The aim is to eventually get kids eating the way you do, so you might start off grating everything, but after a while you can move on to chopping and dicing things finely. Then the pieces can get bigger and bigger until you’re just cooking like normal. This process can take a couple of years and possibly you’ll have to backtrack if you push them too far (if you see them crying, with a huge chunk of zucchini on their fork, you’ll know that you need to go back to grating for a while).

So I recommend everyone take the time to buy a good kitchen knife and learn to use it (there’s a stack of videos online showing you how). You don’t need to be a whizz, just competent and safe. Buy yourself a good grater, too.

And also rely on gadgets to do the work for you. I use my mini-stick blender all the time. I use it to make breadcrumbs, chop vegies, whizz up homous and even make banana ice cream.

You can WIN this baby.

You can WIN this baby.

Luckily for one reader, today I’ve got an Avancer food processor to give away. In the larger machine you can make coleslaw, combine meatball mixtures, blend soups – all bound to give you vegie-smuggling success.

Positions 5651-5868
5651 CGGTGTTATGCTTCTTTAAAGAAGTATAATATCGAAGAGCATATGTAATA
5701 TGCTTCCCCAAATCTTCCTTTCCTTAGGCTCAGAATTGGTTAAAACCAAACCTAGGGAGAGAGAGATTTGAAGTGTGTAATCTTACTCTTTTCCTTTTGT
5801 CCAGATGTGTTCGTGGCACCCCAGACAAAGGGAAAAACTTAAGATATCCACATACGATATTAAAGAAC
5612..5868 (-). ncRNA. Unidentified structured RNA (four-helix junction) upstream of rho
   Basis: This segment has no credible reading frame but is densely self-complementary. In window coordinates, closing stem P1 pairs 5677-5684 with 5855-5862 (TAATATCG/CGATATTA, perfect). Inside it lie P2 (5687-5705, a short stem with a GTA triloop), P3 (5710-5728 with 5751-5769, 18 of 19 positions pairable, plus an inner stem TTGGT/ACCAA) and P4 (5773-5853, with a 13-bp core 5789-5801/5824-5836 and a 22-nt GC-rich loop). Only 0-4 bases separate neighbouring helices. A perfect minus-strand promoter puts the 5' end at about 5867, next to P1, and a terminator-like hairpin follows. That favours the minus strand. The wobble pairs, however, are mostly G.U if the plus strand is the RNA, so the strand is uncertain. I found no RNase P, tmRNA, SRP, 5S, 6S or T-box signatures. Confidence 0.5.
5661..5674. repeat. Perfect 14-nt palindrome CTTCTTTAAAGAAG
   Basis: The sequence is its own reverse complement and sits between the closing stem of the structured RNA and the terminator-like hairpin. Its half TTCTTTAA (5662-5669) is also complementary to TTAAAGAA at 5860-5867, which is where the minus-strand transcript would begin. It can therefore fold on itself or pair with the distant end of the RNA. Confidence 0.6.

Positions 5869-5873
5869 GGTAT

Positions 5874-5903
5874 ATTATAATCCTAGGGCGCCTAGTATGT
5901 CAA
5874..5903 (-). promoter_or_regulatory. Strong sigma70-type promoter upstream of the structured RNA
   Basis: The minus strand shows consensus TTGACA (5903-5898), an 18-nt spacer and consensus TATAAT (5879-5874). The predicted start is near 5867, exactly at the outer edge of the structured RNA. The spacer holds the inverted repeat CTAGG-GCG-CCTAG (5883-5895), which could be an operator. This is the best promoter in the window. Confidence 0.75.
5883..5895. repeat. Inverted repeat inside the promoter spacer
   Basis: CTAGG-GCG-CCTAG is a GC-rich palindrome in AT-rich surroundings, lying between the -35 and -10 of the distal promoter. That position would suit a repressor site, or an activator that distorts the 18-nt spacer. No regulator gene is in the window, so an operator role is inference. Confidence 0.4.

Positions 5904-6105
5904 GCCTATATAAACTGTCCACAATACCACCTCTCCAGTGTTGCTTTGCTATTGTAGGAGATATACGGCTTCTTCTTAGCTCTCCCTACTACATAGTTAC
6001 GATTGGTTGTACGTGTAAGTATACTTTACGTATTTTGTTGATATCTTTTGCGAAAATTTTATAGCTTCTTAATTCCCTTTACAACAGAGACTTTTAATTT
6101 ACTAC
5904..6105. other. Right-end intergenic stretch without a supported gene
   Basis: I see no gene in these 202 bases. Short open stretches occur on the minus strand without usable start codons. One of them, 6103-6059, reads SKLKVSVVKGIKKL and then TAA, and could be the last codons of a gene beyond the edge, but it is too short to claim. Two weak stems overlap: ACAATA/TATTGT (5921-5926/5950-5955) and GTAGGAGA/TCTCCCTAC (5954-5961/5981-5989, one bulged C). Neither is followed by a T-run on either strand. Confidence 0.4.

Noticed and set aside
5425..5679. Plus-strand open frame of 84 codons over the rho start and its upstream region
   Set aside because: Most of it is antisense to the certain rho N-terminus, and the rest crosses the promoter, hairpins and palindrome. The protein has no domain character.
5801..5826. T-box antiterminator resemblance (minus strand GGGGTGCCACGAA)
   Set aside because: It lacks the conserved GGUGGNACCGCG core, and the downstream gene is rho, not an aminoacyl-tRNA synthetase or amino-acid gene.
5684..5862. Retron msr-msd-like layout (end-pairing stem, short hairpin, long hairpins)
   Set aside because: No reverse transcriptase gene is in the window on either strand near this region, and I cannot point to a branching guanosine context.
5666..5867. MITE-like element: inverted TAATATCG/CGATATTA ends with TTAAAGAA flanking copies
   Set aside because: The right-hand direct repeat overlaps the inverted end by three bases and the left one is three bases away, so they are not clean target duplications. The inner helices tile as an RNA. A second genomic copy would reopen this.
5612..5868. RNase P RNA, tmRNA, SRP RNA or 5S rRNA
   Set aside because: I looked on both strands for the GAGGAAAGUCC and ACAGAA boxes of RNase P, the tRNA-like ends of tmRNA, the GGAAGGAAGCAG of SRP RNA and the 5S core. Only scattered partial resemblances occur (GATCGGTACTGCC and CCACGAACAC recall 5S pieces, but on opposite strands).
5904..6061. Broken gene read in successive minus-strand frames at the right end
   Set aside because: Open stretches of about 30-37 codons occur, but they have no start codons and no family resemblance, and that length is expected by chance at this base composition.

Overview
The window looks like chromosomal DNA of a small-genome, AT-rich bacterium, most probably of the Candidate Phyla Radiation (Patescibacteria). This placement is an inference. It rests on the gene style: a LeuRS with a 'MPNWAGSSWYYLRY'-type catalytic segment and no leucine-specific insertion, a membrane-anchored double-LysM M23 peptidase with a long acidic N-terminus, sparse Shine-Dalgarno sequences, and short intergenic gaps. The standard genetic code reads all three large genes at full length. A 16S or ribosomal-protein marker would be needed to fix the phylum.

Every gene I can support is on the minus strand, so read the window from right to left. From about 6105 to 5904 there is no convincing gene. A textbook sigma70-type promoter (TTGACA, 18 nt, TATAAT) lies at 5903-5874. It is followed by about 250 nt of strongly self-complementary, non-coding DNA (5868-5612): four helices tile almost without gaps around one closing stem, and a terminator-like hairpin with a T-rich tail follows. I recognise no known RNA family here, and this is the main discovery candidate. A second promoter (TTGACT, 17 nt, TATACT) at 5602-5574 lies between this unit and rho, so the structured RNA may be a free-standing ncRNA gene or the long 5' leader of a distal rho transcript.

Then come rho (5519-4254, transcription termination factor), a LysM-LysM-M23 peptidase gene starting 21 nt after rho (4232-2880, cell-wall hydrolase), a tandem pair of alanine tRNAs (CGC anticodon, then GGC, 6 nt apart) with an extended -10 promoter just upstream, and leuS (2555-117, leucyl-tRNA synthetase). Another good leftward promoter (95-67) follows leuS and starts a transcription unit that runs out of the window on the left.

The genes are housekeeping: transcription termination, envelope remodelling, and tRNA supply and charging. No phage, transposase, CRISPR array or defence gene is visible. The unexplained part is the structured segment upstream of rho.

This meatball mix will be a doddle in it…

Hidden veg meatballs in an ALL VEG soup. Genius. And delicious.

Hidden veg meatballs in an ALL VEG soup. Genius. And delicious.

Italian meatballs

Make a double batch of these meatballs and freeze. They work great in all kinds of tomato soups and pasta sauces (like this one).

500g pork/veal mince
1 slice stale bread (any type)
2 tsp Italian herbs
2 cloves garlic, peeled
1 carrot, peeled, roughly chopped
1/2 red capsicum, roughly chopped
1 egg, lightly whisked

Preheat the oven to 200C. Line your largest baking tray with foil and spray well with olive oil spray.

Use your food processor to make breadcrumbs with the bread. Also add in the garlic and herbs and blitz to get heavenly, fragrant breadcrumbs.

Quickly blitz the carrot, then the capsicum. Pop in the mince; toss the egg on top and pulse to bring the mix together. Pop on some kitchen gloves and roll meatballs and place on the tray. If you have the time and patience, keep them nice and bite-sized (plus they cook faster).

Spray the meatballs with more oil spray and bake for 15 minutes. Remove the tray, carefully turn them over and return to the oven for 10 minutes more until golden outside and fully cooked through.

Makes enough for 2 adults and 2-3 kids, depending on what you add them into.